Why The Founder of the Discovery Channel Wanted to Create the 'Netflix of Documentaries'

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Our digital landscape is littered with startup stories of success and failure on an almost daily basis. However, you will struggle to find a more engaging entrepreneurial tale than that of John S. Hendricks.

Back in the eighties, Hendricks observed a lack of documentaries on television. This was the moment that the seeds were sewn to build one of the most successful media entertainment companies in the world.

Armed with a curious mind and a $100,000-second mortgage on his home. Hendricks went from the brink of bankruptcy to the leader of a $23-billion media empire when he developed the Discovery Channel.

Discovery Communications housed 27 network brands including Animal Planet, TLC, and the Science Channel. These entertainment brands broadcast 100 channels to 1.5 billion people in 39 languages and more than 170 countries.

He's no stranger to second screening either. A combination of online and social media content in the run up to Nik Wallenda's rope walk over the Grand Canyon had generated 1.3 million tweets before it was even a thing.

Hendricks documented his inspirational journey in his book A Curious Discovery: An Entrepreneur's Story. Having stepped down as chairman of Discovery Communications back in 2014, this pioneer of cable TV programming had no plans to take his foot off the gas.

As viewers began to migrate away from traditional viewing to online services, Hendricks once again felt compelled to follow audience trends. In March 2015, he launched CuriosityStream, which has its sights set on becoming the Netflix of non-fiction. The on-demand and ad-free service will focus on delivering premium factual content. have once again energized his curious mind.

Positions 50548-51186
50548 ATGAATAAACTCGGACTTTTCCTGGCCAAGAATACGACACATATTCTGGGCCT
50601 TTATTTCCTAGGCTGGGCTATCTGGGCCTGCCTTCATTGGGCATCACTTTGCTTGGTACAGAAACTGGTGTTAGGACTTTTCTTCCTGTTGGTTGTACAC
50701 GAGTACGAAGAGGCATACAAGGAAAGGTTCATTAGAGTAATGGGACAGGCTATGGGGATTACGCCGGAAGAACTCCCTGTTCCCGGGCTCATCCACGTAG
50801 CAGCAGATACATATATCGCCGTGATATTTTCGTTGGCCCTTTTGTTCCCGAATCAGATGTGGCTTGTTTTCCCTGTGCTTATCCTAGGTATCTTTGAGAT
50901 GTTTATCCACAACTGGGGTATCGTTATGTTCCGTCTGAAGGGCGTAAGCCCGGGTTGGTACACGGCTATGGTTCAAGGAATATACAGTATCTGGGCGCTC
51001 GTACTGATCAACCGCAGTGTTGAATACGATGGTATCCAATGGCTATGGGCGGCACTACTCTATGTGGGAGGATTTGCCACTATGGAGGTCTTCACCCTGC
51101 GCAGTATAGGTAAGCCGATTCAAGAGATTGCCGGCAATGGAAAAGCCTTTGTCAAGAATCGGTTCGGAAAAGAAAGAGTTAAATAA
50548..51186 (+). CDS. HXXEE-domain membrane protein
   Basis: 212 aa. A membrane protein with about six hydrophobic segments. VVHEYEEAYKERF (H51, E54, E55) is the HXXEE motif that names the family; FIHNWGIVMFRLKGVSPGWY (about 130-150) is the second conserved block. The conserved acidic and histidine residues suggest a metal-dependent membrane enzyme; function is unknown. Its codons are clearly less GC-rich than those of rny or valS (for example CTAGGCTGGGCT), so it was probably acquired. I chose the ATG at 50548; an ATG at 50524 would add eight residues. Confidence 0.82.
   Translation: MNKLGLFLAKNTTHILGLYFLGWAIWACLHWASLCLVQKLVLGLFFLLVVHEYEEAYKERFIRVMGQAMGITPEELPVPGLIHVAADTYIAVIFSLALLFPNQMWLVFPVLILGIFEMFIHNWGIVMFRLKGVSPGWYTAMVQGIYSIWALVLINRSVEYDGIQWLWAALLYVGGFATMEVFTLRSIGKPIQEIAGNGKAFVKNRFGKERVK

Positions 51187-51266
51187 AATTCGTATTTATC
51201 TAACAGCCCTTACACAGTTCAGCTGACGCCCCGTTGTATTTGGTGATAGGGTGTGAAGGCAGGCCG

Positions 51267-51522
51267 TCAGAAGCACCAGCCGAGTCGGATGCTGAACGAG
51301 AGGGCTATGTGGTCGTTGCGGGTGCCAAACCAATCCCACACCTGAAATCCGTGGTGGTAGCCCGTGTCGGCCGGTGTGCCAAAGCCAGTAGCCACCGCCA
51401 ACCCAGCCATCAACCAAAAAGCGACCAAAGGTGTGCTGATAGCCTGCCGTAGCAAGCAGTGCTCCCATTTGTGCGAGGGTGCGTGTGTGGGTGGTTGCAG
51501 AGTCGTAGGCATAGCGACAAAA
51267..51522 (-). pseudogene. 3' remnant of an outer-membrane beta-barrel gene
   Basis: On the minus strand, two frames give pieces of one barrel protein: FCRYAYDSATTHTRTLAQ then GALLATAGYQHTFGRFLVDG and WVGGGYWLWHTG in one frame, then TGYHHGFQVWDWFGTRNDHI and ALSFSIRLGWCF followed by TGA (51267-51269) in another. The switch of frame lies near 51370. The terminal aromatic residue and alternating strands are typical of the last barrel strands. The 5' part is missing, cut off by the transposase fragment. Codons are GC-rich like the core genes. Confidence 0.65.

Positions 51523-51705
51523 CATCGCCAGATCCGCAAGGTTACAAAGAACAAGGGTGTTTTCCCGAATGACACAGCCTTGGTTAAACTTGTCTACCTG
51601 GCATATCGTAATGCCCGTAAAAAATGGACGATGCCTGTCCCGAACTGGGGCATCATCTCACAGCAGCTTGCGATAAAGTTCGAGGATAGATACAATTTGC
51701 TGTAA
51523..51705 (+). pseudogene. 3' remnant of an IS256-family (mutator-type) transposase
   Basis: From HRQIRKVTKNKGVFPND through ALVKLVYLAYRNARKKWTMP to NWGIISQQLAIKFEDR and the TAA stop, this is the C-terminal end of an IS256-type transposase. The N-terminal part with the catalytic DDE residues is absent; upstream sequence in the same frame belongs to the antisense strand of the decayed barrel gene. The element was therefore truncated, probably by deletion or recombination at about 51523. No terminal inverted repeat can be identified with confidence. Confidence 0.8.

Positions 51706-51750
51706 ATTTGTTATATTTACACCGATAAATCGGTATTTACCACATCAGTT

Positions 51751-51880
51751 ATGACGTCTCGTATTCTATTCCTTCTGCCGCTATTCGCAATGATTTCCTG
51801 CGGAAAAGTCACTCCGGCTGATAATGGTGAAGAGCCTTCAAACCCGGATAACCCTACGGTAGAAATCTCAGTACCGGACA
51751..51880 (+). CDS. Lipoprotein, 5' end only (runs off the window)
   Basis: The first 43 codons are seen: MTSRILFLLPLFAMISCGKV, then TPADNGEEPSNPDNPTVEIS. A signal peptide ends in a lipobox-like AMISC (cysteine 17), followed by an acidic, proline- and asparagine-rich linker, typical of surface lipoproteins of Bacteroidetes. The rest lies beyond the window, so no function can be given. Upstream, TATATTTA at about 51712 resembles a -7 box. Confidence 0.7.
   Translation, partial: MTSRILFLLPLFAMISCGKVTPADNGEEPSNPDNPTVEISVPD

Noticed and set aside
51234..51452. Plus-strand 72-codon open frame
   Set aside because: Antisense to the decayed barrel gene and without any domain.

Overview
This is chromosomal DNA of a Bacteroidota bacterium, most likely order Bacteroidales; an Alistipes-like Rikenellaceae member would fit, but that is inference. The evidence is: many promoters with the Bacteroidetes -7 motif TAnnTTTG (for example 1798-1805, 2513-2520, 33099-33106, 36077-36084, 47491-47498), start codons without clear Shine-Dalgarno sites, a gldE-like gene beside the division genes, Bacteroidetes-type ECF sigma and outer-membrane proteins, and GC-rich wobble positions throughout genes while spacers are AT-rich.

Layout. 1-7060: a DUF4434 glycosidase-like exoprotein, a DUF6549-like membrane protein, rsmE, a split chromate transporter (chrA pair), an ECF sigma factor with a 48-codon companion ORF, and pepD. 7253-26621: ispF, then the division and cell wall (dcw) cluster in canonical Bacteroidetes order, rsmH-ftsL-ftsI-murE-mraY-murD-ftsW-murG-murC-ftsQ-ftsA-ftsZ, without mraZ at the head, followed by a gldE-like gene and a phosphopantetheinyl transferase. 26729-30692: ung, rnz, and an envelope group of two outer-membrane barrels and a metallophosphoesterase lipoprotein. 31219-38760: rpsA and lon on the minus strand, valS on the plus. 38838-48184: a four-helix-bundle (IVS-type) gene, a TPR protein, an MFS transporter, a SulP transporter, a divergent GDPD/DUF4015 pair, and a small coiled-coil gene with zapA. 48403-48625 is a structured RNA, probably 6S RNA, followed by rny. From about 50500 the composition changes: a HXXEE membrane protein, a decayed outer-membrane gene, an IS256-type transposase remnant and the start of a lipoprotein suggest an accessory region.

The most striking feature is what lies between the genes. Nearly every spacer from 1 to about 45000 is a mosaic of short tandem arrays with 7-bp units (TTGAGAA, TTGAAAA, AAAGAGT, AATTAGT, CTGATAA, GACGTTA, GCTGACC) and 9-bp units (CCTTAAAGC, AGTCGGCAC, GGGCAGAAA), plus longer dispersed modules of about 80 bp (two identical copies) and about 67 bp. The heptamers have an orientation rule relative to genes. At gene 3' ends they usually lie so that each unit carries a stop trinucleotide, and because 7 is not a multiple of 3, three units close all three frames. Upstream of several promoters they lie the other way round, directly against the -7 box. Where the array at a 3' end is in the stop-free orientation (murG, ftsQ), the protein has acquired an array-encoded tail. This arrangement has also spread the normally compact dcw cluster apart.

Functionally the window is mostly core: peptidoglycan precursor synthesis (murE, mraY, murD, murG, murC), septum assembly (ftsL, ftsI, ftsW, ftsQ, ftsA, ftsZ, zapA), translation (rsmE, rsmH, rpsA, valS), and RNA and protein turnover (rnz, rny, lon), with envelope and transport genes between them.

The technological advancement of 4K TVs is allowing the streaming service to exclusively showcase the visual wonders of the world to viewers looking for something a little more cerebral than binge watching Richie Rich or Hemlock Grove.

For example, the recent new series Deep Time History allows viewers to be taken on a deeper dive into the influence of physics, geology, and chemistry on humanity. From why Columbus went exploring to the Big Bang, the series looks at how science played a significant role in the way historical events were shaped.

The web interface for CuriosityStream allows consumers to access the service's streamed video from the usual internet-connected devices such as desktop computers, laptops, tablets, and smartphones. The more tech savvy who are already equipped with Apple TV, Roku, or Chromecast are also catered for.

In a world full of reality shows, it's genuinely heartwarming to see an entrepreneur continue with his passion for creating documentaries. Ensuring high-quality factual programs have a home during the digital transition to streaming should also be commended.

After Netflix had paved the way to create the format he dreamed of, Hendricks said in a statement "I have long dreamed of a content-on-demand service that uses advanced media to empower the enduring human desire to understand the Universe and the world around us."

The biggest appeal for this pioneer is simply to enable viewers with the ability to access intelligent content on any device, anywhere at anytime.

The big question is whether there is an appetite for factual and informational content to make it a success. Will modern audiences who have a growing list of subscriptions to Amazon Prime, Netflix and HBO dig deep for nonfiction programs too? Hopefully, there is room in the market for those that also have a thirst for knowledge or just a curious mind like Hendricks.

Looking to the future, he also spoke of investigating opportunities with virtual reality. Immersing viewers in experiences such as a trip to the moon, hand gliding or a wealth of other exciting concepts.

On my podcast, I spoke with Discovery founder John Hendricks about his personal journey, the future of TV and CuriosityStream.